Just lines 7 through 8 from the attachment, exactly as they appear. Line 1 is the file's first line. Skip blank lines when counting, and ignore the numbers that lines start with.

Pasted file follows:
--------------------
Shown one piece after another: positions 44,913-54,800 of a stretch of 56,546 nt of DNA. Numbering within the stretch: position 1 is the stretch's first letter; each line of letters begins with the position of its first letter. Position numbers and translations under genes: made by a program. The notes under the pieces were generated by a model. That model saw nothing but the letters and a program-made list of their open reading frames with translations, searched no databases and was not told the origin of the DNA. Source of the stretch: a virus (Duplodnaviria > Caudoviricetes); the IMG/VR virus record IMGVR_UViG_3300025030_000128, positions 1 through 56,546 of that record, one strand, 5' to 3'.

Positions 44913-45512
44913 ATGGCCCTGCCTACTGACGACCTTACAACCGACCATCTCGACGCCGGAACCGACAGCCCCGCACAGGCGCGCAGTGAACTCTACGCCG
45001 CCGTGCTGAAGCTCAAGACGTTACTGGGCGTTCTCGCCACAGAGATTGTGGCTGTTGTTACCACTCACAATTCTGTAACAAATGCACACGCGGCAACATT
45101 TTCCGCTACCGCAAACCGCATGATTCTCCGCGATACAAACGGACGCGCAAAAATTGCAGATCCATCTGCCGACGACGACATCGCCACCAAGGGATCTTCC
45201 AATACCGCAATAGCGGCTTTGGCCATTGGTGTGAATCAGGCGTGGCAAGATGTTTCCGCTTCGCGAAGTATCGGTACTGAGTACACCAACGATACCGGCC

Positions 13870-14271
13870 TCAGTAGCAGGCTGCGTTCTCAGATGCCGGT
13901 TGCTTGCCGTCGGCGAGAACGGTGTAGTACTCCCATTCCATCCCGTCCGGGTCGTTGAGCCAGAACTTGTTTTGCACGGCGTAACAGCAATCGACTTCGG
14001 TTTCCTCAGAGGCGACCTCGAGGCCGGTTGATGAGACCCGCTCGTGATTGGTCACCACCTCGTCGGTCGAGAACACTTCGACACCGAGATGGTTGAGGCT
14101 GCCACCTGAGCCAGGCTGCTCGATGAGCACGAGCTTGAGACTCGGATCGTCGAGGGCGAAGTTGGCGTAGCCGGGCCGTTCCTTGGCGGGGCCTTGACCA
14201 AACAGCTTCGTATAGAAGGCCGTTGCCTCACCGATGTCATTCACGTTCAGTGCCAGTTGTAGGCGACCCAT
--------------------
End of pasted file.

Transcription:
Positions 13870-14271
13870 TCAGTAGCAGGCTGCGTTCTCAGATGCCGGT